Tourism in Japan has grown exponentially in recent year especially in popular destinations such as Kyoto where you can see more foreigners than local tourists. With this huge tourism escalation, you will often hear locals are telling stories of amused foreigners who go through culture shocks on their visit to Japan.
The Japanese government has been promoting tourism and is looking forward to hosting a target of 60 million visitors by 2030. Seeing that Japan is going to become one of the most popular tourist destinations in the coming decade, it’ll be a good idea to give you a heads-up about the interesting sights that you are likely to see in Japan. Be prepared because some of these are unexpected sights that will shock foreign tourists in Japan.
1: Vending Machines Everywhere
Be it a market, residential area or a desolate highway, vending machines are everywhere in Japan! This is one of the things that foreigners find very strange here.
This overwhelming abundance of vending machines can come in very handy as you don’t have to carry food or mark restaurants and cafes on maps during your visit. These vending machines provide all types of items like juice, alcohol and tobacco on every block and street.
So if you ever feel hungry or thirsty on a road trip through Japan, no worries! Chances are that you will find vending machines within a few miles of the drive, even in the most remote areas. Cool, isn’t it!
2: Dozing off while Commuting
A Japanese dozing off at the public area is frowned upon by a foreigner. That’s because in countries like Europe and the United States, parents teach their children not to sleep in the public for fear of theft. Another reason that foreigners usually don’t sleep while commuting is because it may be annoying and it isn’t good manners.
However in Japan, people falling asleep while commuting is prevalent. It’s all part of the lifestyle and usually a result of the long working hours. On your visit, you will notice that it is perfectly fine to lean against the shoulder of another person. Surprising as it may sound, it’s common Japanese behaviour.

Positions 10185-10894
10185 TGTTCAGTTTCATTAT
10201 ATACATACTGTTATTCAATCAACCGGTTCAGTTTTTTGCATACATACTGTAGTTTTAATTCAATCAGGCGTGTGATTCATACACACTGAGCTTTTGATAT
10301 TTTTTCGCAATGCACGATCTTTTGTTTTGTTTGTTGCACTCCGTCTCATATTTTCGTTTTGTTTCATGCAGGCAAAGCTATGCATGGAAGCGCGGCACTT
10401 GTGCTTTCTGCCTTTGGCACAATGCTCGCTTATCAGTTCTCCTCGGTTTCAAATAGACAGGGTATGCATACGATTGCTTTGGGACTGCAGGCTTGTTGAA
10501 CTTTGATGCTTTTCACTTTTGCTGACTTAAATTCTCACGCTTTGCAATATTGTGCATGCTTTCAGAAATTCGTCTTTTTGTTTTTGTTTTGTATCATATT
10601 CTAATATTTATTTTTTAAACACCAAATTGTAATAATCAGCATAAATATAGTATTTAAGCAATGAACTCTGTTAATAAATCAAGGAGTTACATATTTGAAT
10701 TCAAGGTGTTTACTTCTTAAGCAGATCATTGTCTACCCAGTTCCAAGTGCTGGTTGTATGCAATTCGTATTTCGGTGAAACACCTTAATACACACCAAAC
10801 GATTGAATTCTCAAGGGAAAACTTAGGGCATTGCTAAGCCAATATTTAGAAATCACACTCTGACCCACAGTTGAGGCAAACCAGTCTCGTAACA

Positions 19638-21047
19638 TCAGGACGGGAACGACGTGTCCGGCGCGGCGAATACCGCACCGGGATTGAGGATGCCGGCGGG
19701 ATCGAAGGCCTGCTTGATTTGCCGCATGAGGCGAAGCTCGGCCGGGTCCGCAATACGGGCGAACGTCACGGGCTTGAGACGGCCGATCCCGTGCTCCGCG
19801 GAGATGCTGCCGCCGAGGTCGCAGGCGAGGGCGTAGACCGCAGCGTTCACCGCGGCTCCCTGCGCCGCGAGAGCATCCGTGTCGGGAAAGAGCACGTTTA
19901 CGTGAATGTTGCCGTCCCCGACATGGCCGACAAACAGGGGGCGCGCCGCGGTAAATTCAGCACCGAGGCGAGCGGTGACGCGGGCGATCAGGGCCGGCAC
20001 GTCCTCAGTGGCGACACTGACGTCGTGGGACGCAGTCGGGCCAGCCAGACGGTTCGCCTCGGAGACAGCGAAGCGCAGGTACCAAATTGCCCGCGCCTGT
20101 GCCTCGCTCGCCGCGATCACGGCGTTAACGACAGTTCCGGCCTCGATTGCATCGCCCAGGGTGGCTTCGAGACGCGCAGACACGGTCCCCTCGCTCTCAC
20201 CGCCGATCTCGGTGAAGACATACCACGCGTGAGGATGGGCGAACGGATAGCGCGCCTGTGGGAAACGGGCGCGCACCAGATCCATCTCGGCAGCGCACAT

3: Japanese Taste is truly unique
You either love or hate Japanese food. Everyone knows sashimi and sushi, but there’s a whole lot more to Japanese food than these enticing cuisines. Ever heard of Japanese fusion food? It’s quite popular among foreigners and is available in a variety of places ranging from the convenience stores to fancy restaurants.
Even fast food chains like Mcdonald’s and KFC have different menu items only found in Japan. You will find Kitkat chocolate fused with the most unexpected flavours like Matcha, Strawberry and Mango.
Don’t be startled if you see red beans in the desert you ordered. Sweeten red beans are part of many Japanese dessert. It takes a little getting used to but it is indeed delicious.
4: The Affordable and Modern Capsule Hotels
Japan is an expensive country to travel. Normal accommodation is not cheap in Japan but guess what, there are the amazing capsule hotels. Cheaper accommodation generally comes with cheaper facilities but don’t let that dampen your spirits. As a foreigner, you will be surprised by the facilities that these Japanese capsule hotels provide (lighting, TV, radio, pajamas). Not to mention, they emanate a very modern vibe considering the prices.
In case you are worried about your safety as a women, there are female-only capsule hotels that provide a secure environment and comfortable stay.
5: The surgical mask is a necessity
The number of people you see in Japan walking around wearing surgical masks is pretty surprising. Designer masks with various colours and styles are also a Japanese thing and you’ll see a lot of these in a Japanese pharmacy. Foreigners find this very weird. Why would everyone wear masks when they aren’t seriously ill? Some foreigners also started questioning if the Japanese air is contaminated.
In the West, people don’t purchase masks and 99% of the people never worn masks. Masks are only worn by nurses and doctors in hospitals. In Japan, however, masks have just become a fashion symbol for some. Whereas, some people wear them to protect themselves from dust allergies and germs.
Here we are with the 5 bizarre habits of Japanese from a foreigner’s perspective. The differences between cultures are really intriguing and it can be fun to soak in and experience the culture change while visiting Japan. If you have experienced something unexpected on your visit to this amazing country, share it with us in the comments.